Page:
Your medical practices is like any other business, in that it has an online presence — which means that sometimes, online reviews are posted, and they aren’t always positive. However, responding to online reviews, even if you feel you’re simply defending your practice, can land you in hot water if your response accidentally violates patient privacy.
To stay out of the HIPAA hot seat, check out eight potential ways to respond to online reviews from patients that allow you to retain patient privacy.
1. Keep Your Response General
When responding to online reviews from patients, it may be a good idea to share your general policies and procedures, but avoid discussing that patient’s personal situation. For instance, if the patient review says, “My doctor ran 8 minutes late for my knee replacement consultation,” you might reply, “Our general policy is that any time the physician is running more than 10 minutes behind, we alert the patient and offer them another slot.” This comment allows you to share your policy without discussing the patient’s specific scenario.
2. Consider Responding Offline
If you see a review that you’d like to provide a more personalized response to, consider reaching out to the patient offline and sharing your perspective while offering to make the situation better. If your response pleases them, they might consider removing the review independently. This approach typically works much better than trying to hash out the situation publicly.
3. Share Your Review Response Policy Online
You might want to include a statement on your website indicating you will not be responding to reviews posted online. For instance, your website might say, “We love feedback about our practice, but we do not respond to online reviews because we want to maintain the integrity of the reviews and we are very serious about avoiding HIPAA violations.” This lets the public know that you aren’t simply ignoring negative reviews, but that it’s your policy to stay quiet about them.
4. Ask the Platform to Remove the Post if It Violates Guidelines
Because online review platforms generate revenue through the comments people post online, they aren’t usually eager to remove online reviews. However, there are codes of conduct on these platforms and they usually have a process and standards that must be followed. If your patient ran afoul of those standards with their review, you can ask the platform to take the post down.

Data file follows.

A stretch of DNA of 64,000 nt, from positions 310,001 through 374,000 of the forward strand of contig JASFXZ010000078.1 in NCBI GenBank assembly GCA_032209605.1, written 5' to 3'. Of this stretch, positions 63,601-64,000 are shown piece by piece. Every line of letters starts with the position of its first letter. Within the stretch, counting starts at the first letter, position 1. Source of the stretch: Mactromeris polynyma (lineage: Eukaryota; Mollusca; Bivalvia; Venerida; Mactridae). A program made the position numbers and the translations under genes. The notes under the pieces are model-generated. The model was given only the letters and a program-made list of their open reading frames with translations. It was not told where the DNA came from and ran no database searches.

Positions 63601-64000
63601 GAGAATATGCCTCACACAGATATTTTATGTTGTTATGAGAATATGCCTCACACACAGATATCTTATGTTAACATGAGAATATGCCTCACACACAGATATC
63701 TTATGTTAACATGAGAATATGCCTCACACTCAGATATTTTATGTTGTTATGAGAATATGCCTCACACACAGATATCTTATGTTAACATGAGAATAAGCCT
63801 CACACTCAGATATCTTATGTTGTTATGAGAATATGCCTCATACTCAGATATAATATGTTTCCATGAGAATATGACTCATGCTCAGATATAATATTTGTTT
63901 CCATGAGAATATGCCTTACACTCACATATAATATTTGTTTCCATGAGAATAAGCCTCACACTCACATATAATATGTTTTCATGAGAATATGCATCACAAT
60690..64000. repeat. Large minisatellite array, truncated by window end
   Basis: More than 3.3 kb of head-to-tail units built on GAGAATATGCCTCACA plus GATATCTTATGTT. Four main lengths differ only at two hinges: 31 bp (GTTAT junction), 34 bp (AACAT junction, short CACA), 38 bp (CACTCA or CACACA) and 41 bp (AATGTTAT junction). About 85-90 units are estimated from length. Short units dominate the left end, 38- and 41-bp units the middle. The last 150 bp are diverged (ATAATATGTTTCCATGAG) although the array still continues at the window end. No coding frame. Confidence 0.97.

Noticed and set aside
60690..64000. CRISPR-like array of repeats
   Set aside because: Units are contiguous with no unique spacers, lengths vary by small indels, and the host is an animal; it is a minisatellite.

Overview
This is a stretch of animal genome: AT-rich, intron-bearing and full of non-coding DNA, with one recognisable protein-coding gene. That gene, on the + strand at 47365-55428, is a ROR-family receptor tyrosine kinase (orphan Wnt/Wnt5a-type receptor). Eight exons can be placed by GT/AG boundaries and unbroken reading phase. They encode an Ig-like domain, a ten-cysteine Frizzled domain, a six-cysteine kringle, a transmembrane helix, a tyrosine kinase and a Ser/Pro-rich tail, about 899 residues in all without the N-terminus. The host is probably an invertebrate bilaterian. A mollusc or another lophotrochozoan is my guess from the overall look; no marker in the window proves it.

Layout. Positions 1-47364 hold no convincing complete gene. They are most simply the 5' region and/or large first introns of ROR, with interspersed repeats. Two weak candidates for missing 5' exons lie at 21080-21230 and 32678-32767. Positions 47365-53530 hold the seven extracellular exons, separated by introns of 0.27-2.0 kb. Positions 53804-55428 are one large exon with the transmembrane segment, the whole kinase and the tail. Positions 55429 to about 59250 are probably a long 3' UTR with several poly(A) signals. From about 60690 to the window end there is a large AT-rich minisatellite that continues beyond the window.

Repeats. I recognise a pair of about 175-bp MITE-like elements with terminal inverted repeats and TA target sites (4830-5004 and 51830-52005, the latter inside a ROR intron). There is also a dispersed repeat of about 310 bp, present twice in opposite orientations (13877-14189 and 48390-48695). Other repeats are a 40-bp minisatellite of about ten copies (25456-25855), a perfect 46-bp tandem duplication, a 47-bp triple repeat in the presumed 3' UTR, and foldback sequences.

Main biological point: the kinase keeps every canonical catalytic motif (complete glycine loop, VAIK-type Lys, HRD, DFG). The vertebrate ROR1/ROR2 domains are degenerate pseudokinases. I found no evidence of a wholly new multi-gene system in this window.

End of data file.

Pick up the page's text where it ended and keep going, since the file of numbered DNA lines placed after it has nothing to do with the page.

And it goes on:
5. Consider Your Practice’s Reputation
Before responding online to patient reviews, think about how your response might look to the public. Even if you take every step to protect patients’ privacy, you might still come out looking petty if you respond the wrong way. In the long run, it might be better to have a few negative reviews than responding in a rude way publicly to try and correct one bad review.
6. Confirm Your Policies and Training Protocols
Even if you’ve done everything right and you protect PHI, the patient might just feel like they want to hurt your practice based on your response to their review, which means they could escalate the situation and complain to the HHS about you. If they do, you’ll get an inquiry of some type, which means you must have all your HIPAA policies in place, and you must be up to date with your training so you can pass any investigation with flying colors. So always double-check that you have HIPAA compliance locked down at all times and you don’t miss any training opportunities at your practice.
Protect your practice’s compliance with more tips on responding to online reviews during the latest online training from Joseph J. Lazzarotti, Esq. Register for Respond to Patient Negative Reviews Online Without Violating HIPAA today for specific strategies your practice can use!
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